(Article changed on March 29, 2013 at 10:46)
(Article changed on March 29, 2013 at 10:38)If this is the new normal, let me revel in my abnormalities...
The New Normal by NBC Television
If you like to wallow in the most absurd and actually offensively stupid form of escapist television, not merely sprinkled but crammed with cliches; if you think an affluent, self-centered, insular gay couple's tediously trivial bourgeois concerns are the stuff of great comedy (or drama); if you think clueless direction can salvage SNL type tasteless repartee...then NBC's "The New Normal" (TNN) may just be the ticket for you.
Frankly, I came to this much ballyhooed NBC outing expecting a bit more, not a great deal, of course, knowing full well that great television is rare these days, a medium where the bankruptcy of our pasteurized version of reality dominates all channels. I watch Bravo's "Real" Atlanta Housewives, and I do get a fair share of laughs--especially now that the "Booty Video War" between the alternatively naive and unjustifiably insecure Kenya Moore and wily, capitalistic Phaedra Parks has taken off...and where Nene Leakes and her outsize personality constitute one of the main draws. RHoA has some redemptive value. If nothing else, it is an unwitting window for amateur political anthropologists into an unknown territory for whites, the vapidity of an emergent Black bourgeoisie, indistinguishable in all major disgusting aspects from its similarly revolting white model.
Since Nene, never shy of superlatives about her own progress, has been proclaiming for a while that "she has arrived," that she's now "rich" (her innocence in this regard is touching) and a "star", we were a bit concerned. We like Nene, she's frank, and would not want her to fall flat on her face. But what we saw on The New Normal did not give us much hope for the longevity of this show...unless the incomprehensible taste of American audiences once again proves us wrong and the show becomes a phenomenal success. Nene can act, or, rather, she can play Nene rather well, but then again not much is required from a show that prefers base histrionics to actual performance. And her character, Rocky, is clearly still in development.
But the crucial flaw is TNN's sheer mediocrity. From the word go The New Normal rings brutally insincere, again, hardly surprising for American television, so often willing to portray the American hoi polloi as living an insouciant, pampered existence. Not to mention that, deeply woven into its conceptual fabric, TNN is terminally unfunny. Yes, folks. Contrary to what many PC critics adduce to justify their dislike, TNN is not so much offensive as it is boring . In its present configuration--promotional noise aside-- The New Normal doesn't even cut it as defensible escapism.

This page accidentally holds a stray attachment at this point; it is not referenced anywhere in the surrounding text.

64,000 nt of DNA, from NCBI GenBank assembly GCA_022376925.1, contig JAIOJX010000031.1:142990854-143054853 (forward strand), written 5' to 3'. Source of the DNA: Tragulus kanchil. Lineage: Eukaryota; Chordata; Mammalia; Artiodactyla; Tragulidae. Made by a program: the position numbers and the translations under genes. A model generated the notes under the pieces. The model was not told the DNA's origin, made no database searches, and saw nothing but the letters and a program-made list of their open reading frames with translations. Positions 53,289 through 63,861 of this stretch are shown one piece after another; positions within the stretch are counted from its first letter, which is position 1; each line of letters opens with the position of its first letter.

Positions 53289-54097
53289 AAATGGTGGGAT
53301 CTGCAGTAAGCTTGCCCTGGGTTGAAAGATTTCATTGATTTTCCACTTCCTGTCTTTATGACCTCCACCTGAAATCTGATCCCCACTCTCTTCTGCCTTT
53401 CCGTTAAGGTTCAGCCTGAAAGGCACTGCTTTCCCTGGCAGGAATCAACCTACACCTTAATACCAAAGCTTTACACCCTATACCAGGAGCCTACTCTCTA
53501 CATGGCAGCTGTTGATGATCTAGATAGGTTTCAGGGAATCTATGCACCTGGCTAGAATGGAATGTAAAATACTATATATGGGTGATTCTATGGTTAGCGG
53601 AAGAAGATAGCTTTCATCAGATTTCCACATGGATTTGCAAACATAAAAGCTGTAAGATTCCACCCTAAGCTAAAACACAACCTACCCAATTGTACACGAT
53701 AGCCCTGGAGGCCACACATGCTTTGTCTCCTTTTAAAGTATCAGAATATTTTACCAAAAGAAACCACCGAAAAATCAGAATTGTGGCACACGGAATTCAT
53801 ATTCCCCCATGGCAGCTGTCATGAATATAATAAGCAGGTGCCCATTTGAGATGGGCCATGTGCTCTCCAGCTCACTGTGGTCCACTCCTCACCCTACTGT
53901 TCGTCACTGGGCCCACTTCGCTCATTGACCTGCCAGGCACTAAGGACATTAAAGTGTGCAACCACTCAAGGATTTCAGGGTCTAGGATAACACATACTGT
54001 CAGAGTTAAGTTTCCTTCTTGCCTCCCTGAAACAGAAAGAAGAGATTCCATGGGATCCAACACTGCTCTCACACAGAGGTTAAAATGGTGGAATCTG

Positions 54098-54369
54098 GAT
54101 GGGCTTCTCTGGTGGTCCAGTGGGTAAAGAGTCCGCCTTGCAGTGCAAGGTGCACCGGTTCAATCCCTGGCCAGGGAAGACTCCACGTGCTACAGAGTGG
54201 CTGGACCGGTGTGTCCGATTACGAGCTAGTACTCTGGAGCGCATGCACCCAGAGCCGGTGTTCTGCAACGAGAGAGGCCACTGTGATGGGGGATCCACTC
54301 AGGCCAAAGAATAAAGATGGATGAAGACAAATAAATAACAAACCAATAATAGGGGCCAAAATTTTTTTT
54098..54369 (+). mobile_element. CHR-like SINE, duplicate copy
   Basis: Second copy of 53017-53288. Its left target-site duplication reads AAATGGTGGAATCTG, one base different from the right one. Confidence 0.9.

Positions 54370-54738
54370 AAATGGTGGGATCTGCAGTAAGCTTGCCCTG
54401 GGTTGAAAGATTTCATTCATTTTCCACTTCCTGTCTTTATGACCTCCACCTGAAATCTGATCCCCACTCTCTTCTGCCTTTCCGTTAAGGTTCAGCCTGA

Are we being too nasty? Other critics share our doubts. Ross Bonaime, of Pastemagazine.com, observes:
When these characters on The New Normal get large, they don't become funnier, they become irritating to an almost unbearable level. This week it was the trio of Jane, Rocky and Shania in "The Goldie Rush." In their story this week, Shania is getting picked on at school, so Jane and Rocky's solution is that she should take on some tips the two of them learned from a pair of drag queens. If you outdo the other kid's insults and win, you'll become the queen bee of the school. Great lesson to teach a kid.
It just seems like the writers of The New Normal decided the best thing to do was team up its two weakest characters with the hopes that this will increase their likeability. There's no real reason for Rocky and Jane to be BFFs, but here we are, watching them going on their own misadventures and befriending drag queens. It's such a weird combination of characters, but just throwing them together doesn't make them any more interesting.In the final analysis our core disgust with TNN is largely anchored in the fact that it presents gay people --the same demographic that Hollywood liberals promoted so heavily as a wedge issue, as preternaturally devoid of serious concerns, a harmful stereotype gays have been fighting hard to shake off for a long time. Unfortunately this is something of a natural choice for the creative vermin that permeates so much imperial television these days.
--Patrice Greanville is The Greanville Post's editor in chief.